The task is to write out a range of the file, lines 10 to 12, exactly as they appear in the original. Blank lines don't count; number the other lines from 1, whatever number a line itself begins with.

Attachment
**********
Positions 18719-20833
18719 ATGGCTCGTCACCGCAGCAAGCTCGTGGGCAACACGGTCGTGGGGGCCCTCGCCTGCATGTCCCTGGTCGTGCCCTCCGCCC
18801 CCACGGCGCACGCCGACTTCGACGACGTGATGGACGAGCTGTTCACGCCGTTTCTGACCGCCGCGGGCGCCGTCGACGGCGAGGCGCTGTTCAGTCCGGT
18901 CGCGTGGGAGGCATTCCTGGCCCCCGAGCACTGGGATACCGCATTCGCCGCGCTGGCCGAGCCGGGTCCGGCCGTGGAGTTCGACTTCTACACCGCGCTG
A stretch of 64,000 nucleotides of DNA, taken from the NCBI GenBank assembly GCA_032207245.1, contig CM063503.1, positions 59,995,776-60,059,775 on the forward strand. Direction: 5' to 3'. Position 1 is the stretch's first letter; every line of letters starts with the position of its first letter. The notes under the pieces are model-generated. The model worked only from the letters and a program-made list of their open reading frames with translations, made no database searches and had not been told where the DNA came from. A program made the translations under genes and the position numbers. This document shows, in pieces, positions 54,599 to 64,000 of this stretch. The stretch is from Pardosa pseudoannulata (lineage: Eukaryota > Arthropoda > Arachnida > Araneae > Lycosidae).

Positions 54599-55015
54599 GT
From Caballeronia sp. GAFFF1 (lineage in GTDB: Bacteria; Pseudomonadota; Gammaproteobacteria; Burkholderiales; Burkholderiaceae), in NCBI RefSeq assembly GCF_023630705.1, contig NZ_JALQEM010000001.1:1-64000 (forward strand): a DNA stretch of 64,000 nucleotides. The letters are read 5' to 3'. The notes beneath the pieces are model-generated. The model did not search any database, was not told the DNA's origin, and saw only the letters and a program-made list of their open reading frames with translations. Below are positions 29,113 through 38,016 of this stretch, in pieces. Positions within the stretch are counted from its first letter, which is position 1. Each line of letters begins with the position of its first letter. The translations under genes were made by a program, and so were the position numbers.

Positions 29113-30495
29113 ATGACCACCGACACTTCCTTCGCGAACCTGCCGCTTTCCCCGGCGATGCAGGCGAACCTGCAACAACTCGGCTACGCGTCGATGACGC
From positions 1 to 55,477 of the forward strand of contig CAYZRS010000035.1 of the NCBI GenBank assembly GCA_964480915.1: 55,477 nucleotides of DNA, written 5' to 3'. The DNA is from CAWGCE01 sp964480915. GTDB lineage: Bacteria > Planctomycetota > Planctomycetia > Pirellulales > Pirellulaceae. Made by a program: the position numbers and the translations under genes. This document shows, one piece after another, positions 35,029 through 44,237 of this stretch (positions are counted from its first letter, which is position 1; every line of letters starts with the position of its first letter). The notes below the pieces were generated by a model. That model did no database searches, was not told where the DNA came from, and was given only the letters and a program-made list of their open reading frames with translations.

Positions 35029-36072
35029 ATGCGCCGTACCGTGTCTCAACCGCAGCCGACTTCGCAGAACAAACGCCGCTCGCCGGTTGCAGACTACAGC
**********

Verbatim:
29113 ATGACCACCGACACTTCCTTCGCGAACCTGCCGCTTTCCCCGGCGATGCAGGCGAACCTGCAACAACTCGGCTACGCGTCGATGACGC
From positions 1 to 55,477 of the forward strand of contig CAYZRS010000035.1 of the NCBI GenBank assembly GCA_964480915.1: 55,477 nucleotides of DNA, written 5' to 3'. The DNA is from CAWGCE01 sp964480915. GTDB lineage: Bacteria > Planctomycetota > Planctomycetia > Pirellulales > Pirellulaceae. Made by a program: the position numbers and the translations under genes. This document shows, one piece after another, positions 35,029 through 44,237 of this stretch (positions are counted from its first letter, which is position 1; every line of letters starts with the position of its first letter). The notes below the pieces were generated by a model. That model did no database searches, was not told where the DNA came from, and was given only the letters and a program-made list of their open reading frames with translations.

Positions 35029-36072